In the closing months of World War II, a Japanese balloon bomb exploded in the quiet of the evening sky in the Dundee neighborhood of Omaha, Nebraska. These so-called “fire balloons” were filled with hydrogen and carrying bombs varying from 11 to 33 pounds, and were part of an experimental Japanese military offensive.
The bomb that exploded in Omaha on April 18, 1945, was one of more than 9,000 balloons launched during a six-month period at the end of the war, and one of the nearly 300 that were found or observed in the United States.
These experimental weapons brought the Second World War closer to home than most Americans realized. But the Dundee explosion, and the larger plan it was a part of, are one of the many little-known incidents marking our time at war.
Few people knew a bomb had gone off. Some saw a flash of light and others heard noises they thought were fireworks. But by the next morning, nearly everyone in the neighborhood knew something had happened. Some residents heard the explosion and several others saw it flash as it ignited, according to newspaper reports at the time. One witness described “a ring of fire” in the sky. The plaque commemorating the incident notes: “the incendiary device flared brightly in the night, but caused no damage.”
Japanese military leaders deployed these balloon bombs with the hopes of creating panic and widespread media attention, which would allow them to chart courses for future attacks. There were a few reports of explosions published in various outlets, however the U.S. Office of Censorship—a wartime agency set up to censor communications coming in or out of the U.S.—sent messages to all media outlets asking them not to publish news of the balloon bombs. The Dundee explosion, as well as several others, was not reported until after the war had ended.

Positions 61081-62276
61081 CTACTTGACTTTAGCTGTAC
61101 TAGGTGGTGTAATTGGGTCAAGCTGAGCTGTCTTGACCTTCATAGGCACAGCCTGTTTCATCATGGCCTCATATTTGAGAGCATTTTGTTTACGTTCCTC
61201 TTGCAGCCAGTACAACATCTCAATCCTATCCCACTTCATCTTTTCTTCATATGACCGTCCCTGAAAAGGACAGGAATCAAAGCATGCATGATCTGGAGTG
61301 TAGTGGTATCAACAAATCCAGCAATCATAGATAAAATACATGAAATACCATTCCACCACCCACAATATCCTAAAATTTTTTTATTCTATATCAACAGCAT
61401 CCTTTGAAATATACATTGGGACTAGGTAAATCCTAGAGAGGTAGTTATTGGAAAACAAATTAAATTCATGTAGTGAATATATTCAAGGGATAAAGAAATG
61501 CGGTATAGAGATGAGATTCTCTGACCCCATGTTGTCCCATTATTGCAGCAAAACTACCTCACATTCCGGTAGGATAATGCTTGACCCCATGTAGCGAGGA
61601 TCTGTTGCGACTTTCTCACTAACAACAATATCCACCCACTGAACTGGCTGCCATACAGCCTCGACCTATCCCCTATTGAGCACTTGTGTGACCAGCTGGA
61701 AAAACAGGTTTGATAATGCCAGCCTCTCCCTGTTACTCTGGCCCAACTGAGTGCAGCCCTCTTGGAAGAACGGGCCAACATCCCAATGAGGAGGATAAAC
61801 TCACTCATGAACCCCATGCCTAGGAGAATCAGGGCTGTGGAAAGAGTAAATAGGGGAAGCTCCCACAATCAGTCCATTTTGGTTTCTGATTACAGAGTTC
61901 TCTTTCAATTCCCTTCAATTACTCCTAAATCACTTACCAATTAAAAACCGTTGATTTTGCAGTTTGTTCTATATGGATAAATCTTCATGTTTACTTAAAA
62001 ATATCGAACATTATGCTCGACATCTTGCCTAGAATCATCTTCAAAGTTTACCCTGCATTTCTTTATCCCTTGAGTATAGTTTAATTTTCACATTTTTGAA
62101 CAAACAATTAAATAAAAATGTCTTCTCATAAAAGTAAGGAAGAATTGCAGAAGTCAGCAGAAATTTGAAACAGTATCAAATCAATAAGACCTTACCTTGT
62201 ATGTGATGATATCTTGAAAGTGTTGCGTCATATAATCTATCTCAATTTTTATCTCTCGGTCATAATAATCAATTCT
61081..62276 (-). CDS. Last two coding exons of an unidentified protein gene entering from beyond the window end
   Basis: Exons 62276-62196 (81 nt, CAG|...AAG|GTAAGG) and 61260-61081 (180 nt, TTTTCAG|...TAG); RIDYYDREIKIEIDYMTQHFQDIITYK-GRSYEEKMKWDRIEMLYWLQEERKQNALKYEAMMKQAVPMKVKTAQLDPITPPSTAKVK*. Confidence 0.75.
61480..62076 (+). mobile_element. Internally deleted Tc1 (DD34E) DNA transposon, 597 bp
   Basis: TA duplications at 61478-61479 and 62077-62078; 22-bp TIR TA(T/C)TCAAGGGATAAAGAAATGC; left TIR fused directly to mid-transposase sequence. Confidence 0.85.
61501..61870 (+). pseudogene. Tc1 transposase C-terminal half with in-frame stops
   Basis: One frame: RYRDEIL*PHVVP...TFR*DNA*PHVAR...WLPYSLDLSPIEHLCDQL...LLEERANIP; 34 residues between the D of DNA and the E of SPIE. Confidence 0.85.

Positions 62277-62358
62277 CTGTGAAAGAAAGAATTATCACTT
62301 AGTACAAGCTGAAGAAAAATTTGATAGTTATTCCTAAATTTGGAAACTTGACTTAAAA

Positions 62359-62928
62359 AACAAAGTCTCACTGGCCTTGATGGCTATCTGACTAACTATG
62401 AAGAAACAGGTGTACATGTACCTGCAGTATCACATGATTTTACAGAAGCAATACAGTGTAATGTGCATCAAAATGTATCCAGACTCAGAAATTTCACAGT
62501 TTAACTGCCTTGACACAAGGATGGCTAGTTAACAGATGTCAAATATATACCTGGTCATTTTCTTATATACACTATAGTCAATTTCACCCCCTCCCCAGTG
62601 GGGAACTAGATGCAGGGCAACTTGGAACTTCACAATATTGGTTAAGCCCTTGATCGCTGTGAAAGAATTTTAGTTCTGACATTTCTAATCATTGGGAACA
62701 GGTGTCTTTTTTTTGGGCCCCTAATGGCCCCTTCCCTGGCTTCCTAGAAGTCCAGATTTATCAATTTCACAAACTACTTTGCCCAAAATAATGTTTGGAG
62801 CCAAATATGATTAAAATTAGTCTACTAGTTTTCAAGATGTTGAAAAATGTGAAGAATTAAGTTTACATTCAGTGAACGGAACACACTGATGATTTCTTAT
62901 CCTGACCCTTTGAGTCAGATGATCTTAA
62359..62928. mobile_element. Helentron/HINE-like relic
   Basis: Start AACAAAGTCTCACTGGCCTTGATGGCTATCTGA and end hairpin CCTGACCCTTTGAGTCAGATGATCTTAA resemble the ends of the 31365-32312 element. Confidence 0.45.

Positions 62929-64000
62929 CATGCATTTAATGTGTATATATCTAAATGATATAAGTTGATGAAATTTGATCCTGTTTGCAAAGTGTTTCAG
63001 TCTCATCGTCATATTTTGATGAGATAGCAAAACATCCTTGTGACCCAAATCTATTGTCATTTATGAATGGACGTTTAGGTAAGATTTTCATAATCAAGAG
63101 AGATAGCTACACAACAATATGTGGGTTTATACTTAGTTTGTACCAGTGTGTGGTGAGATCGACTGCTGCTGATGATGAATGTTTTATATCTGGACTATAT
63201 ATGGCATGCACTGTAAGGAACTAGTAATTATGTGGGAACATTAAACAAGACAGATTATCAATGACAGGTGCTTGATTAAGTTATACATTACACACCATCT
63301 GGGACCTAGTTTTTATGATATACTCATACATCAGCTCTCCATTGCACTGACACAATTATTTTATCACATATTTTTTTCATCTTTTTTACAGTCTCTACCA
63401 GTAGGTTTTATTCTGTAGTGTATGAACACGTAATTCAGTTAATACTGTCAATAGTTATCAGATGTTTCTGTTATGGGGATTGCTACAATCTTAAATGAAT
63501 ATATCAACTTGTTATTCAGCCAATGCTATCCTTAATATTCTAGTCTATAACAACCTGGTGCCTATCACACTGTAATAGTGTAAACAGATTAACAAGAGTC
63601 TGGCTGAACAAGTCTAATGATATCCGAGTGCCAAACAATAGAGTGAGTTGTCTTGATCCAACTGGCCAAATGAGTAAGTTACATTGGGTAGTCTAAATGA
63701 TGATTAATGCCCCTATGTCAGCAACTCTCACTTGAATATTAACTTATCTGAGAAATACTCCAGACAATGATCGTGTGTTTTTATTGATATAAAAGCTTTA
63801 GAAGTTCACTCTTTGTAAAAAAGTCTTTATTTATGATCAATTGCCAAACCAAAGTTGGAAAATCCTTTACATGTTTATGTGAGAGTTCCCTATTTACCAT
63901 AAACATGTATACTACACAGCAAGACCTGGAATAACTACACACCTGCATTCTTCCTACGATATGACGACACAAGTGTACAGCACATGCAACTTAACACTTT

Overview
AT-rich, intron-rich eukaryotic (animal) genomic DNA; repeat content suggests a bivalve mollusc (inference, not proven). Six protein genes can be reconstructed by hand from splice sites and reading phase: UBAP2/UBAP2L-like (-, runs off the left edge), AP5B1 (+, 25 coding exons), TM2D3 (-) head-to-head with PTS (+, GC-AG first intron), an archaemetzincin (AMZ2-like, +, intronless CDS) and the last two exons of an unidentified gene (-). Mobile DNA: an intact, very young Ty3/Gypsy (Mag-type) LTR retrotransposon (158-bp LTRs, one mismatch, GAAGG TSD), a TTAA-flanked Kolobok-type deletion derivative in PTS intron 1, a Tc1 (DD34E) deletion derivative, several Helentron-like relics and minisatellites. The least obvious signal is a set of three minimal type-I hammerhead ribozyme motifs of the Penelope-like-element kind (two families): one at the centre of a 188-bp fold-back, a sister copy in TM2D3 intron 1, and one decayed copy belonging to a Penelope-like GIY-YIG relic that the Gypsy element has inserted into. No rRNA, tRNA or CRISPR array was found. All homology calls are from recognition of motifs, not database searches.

Beyond Nebraska, Japanese balloon bombs were dropped in 26 other states and Mexico. Most of the attacks caused no severe damage or injuries, but one explosion in Oregon two weeks after Dundee resulted in the deaths of a woman and five children when they discovered an unexploded bomb in the woods. Remains of the fire balloons continued to be found after the war, with the most recent discovery made in 2014 in Canada.
Know Before You Go
The plaque is publicly accessible, mounted to the outside wall of a commercial building on the south side of the street.